A recent review of country-level financing mechanisms for maternal health found that direct out-of-pocket payments at the point of care reduced utilization of maternal health services in a number of countries and that pooled payments schemes (e.g. insurance) can help increase access (Ensor and Ronoh 2005). A number of sub-national studies indicate that private financing approaches reduce access to maternal, child and other essential health services (Wang 2003; Falkingham 2004; Jacobs and Price 2004; Palmer et al. 2004; Prata et al. 2004; Xu et al. 2006). Out-of-pocket payments for health services have also been found to be an important cause of impoverishment in several countries (Wagstaff 2002; Liu et al. 2003; Jacobs and Price 2004). However, these within-country studies are highly specific to local context and use different research methodol- ogies, making them difficult to generalize. Furthermore, they do not directly tackle the effectiveness of governments as primary payers of health services. Such information is essential to guide national policy as well as donor actions. This paper uses a cross- national analysis to examine whether greater government participation in healthcarefinancing is associated with utilization of essential maternal health services.
Funding of the healthcare sector in Nigeria is faced with enormous challenges that must be overcome if quality and effective healthcare service is to be made available to the people. While healthcare research has focused largely on the provision, access, and quality of the facilities, this study investigated the mechanism of public healthcarefinancing in Ondo State, Nigeria. The data used for the study were from both primary and secondary sources. A multi-stage sampling technique was adopted to select and elicit information from the respondents. The 18 local government areas (LGAs) in Ondo state were segregated into three senatorial districts; three LGAs were randomly selected from each senatorial district. With the aid of an interview guide, in-depth interview were held with the chairmen of the three LGAs. Information sought included the various sources of finance and healthcare financial challenges. Descriptive statistics as well as trend analysis were used for data analysis. The major challenges of healthcarefinancing were inadequate funding by government, high out-of pocket-payment, inadequate implementation of healthcarefinancing policy and corruption. This study concluded that healthcarefinancing was inadequate in the study area and recommended an increase in government budgetary allocation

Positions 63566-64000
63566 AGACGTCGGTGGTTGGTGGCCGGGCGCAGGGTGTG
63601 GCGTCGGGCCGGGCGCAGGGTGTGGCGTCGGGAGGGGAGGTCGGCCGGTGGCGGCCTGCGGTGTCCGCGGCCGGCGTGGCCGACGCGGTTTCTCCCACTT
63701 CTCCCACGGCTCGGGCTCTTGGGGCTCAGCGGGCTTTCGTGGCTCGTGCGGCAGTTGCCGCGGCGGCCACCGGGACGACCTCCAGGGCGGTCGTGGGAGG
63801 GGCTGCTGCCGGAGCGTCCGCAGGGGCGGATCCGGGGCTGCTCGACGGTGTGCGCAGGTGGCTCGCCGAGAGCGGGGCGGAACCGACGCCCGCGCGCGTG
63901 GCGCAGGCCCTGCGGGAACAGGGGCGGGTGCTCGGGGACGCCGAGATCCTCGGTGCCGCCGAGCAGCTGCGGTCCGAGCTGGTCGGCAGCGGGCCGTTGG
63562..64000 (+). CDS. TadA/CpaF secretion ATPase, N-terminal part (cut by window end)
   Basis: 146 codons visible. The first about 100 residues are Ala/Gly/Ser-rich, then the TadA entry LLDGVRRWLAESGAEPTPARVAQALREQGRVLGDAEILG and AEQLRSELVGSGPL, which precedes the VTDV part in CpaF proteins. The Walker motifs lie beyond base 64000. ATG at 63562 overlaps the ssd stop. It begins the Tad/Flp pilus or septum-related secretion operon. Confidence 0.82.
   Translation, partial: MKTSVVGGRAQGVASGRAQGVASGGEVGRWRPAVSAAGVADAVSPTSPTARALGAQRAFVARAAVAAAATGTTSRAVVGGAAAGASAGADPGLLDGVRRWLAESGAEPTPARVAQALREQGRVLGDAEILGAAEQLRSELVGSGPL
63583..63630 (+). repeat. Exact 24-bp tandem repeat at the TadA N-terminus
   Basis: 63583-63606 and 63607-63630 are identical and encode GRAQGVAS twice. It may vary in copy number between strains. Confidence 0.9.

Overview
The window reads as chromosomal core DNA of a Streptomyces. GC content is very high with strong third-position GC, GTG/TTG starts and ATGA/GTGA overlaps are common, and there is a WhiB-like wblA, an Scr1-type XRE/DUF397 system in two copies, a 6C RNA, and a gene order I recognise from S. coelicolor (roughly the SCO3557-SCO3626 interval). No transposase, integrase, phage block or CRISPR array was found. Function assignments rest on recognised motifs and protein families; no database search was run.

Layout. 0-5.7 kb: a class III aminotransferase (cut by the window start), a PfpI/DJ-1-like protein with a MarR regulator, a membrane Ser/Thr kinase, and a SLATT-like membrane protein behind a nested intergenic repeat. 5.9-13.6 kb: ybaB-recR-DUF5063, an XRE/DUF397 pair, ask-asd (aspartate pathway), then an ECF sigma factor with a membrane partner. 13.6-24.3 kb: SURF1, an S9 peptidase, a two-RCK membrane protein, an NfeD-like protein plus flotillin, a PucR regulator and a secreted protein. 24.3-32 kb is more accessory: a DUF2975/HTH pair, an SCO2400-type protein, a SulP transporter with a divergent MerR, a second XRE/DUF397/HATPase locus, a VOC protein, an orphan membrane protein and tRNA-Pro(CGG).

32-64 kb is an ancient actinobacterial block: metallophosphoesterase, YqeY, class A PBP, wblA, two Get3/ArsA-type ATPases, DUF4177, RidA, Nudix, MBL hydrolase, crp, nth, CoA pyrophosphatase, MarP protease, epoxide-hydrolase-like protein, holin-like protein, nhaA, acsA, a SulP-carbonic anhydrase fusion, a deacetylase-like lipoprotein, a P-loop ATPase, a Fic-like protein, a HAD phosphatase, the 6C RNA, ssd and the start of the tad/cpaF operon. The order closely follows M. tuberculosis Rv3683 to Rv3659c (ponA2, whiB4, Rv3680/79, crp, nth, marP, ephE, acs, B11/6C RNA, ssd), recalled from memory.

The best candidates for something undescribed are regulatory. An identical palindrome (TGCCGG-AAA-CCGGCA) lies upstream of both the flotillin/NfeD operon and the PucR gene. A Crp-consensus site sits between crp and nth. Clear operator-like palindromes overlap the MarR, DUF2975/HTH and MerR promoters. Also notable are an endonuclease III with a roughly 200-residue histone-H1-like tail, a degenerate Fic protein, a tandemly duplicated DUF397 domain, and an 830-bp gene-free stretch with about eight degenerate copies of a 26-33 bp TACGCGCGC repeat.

ABSTRACT. Child healthcarefinancing must maxi- mize access to quality, comprehensive pediatric and pre- natal healthcare. This policy statement replaces the 1998 policy statement by the same title. Changes reflect recent state and federal legislation that affect child healthcarefinancing. The principles outlined in the statement will be used to evaluate the changing structure of child healthcarefinancing.
This paper presents the findings of the VAKKA study. The study builds on an extensive database comprising of longitudinal hospital utilization and discharge data from Hospital Discharge Registers. The study aims at estimat- ing municipal level predictions on the incidence of new illness cases, as well as their associated costs. The pre- dicted annual variation of illness cases and costs is indi- cated by the width of the respective confidence intervals. The objective is to analyze empirically whether there is greater uncertainty in anticipated specialized healthcare treatment episodes/costs in municipalities with smaller populations, and if so, is there a cut-off point in popula- tion size after which annual variation in costs levels off. The paper is organized as follows. The next section presents a short overview of two principal public health insurance models and outlines the main characteristics of Finnish tax-based healthcarefinancing in an Euro- pean context. Section 3 describes the data and estima- tion methods. Section 4 presents the predicted annual variation of illness cases and treatment costs for se- lected diagnosis groups. The final section concludes and discusses the main policy implications of the study.
These huge disproportions will take place, to different extents, in all industrialized countries, and are bound to produce distorting effects on labour markets, investments and production. Pay-as-you go financing schemes can no longer rely any more on the so-called Aaron’s theorem, which, given a young and growing population, states that yearly contributions paid by all working people were the best possible solution for both transferring resources across generations (pensions) and sustaining universalistic provisions (healthcare systems).